Secondly, in due time, the Lord revealed His purpose for the remaining borrowed silver, gold, and jewels.  “And Moses spake unto all the congregation of the children of Israel, saying, This is the thing which the LORD commanded, saying, Take ye from among you an offering unto the LORD: whosoever is of a wiling heart, let him bring it, an offering of the LORD; gold, silver, and brass… And all the congregation of the children of Israel departed from the presence of Moses. And they came, every one whose heart stirred him up, and every one whom his spirit made willing, and they brought the LORD’S offering to the work of the tabernacle of the congregation, and for all his service, and for the holy garments. And they came, both men and women, as many as were willing hearted, and brought bracelets, and earrings, and rings, and tablets, all jewels of gold: and every man that offered offered an offering of gold unto the LORD. And every man, with whom was found blue, and purple, and scarlet, and fine linen, and goats’ hair, and red skins of rams, and badgers’ skins, brought them. Every one that did offer an offering of silver and brass brought the LORD’S offering: and every man, with whom was found shittim wood for any work of the service, brought it. And all the women that were wise hearted did spin with their hands, and brought that which they had spun, both of blue, and of purple, and of scarlet, and of fine linen. And all the women whose heart stirred them up in wisdom spun goats’ hair. And the rulers brought onyx stones, and stones to be set, for the ephod, and for the breastplate; And spice, and oil for the light, and for the anointing oil, and for the sweet incense. The children of Israel brought a willing offering unto the LORD, every man and woman, whose heart made them willing to bring for all manner of work, which the LORD had commanded to be made by the hand of Moses” (Exodus 35:4, 5, 20-29). The silver, gold, and jewels were to be used to adorn the tabernacle, not the bodies of the people.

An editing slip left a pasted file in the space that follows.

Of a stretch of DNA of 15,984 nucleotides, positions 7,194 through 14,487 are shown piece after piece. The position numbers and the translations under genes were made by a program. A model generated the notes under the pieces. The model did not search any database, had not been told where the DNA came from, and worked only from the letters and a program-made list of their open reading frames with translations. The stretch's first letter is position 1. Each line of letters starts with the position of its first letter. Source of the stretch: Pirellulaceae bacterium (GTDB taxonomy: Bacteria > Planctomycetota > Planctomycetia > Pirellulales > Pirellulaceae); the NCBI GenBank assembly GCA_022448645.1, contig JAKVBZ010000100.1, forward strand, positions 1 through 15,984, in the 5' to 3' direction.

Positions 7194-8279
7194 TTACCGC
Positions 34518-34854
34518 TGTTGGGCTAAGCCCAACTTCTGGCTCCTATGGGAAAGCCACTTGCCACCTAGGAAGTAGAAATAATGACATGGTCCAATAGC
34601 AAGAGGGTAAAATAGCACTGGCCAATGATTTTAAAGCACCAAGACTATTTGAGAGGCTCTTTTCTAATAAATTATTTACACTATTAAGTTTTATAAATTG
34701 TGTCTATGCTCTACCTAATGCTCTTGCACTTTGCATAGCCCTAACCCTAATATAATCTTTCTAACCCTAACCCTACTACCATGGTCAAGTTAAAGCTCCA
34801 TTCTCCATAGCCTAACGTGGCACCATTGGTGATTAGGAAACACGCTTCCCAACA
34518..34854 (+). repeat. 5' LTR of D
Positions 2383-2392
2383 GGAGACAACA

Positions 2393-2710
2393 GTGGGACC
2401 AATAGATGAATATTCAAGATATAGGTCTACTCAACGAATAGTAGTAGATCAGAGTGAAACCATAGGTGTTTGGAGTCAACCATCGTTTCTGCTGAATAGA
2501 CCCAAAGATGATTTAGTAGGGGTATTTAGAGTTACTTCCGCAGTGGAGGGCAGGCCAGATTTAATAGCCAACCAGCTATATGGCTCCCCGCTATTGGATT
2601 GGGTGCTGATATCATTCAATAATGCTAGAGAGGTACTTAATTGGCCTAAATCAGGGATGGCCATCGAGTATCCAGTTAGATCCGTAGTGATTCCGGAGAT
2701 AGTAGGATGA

Two New Testament writers cite the adornment issue. In 1 Timothy 2:8-10, the Apostle Paul adamantly states, “I will therefore that men pray every where, lifting up the holy hands [unadorned], without wrath and doubting. In like manner also, that women adorn themselves in modest apparel, with shamefacedness and sobriety [holy modesty and humility]; not with broided hair [entwined with jewels and other ornamentation], or gold, or pearls, or costly array; But (which becometh women professing godliness) with good works.” In slightly different words recorded in 1 Peter 3:3-5, the Apostle Peter agrees.

Though apparel is not the topic under consideration at this moment, it is clearly related since gold and other conspicuous and prideful decoration is often used as apparel. It is an evidence of worldliness and pride. Vain pride is severely condemned in the Scriptures. For instance, a “proud look” is listed as the first of seven things that the Lord hates and is an abomination to Him (Proverbs 6:16, 17). Then, “the pride of life” is cited by the Apostle John as one of three enticements unto worldliness.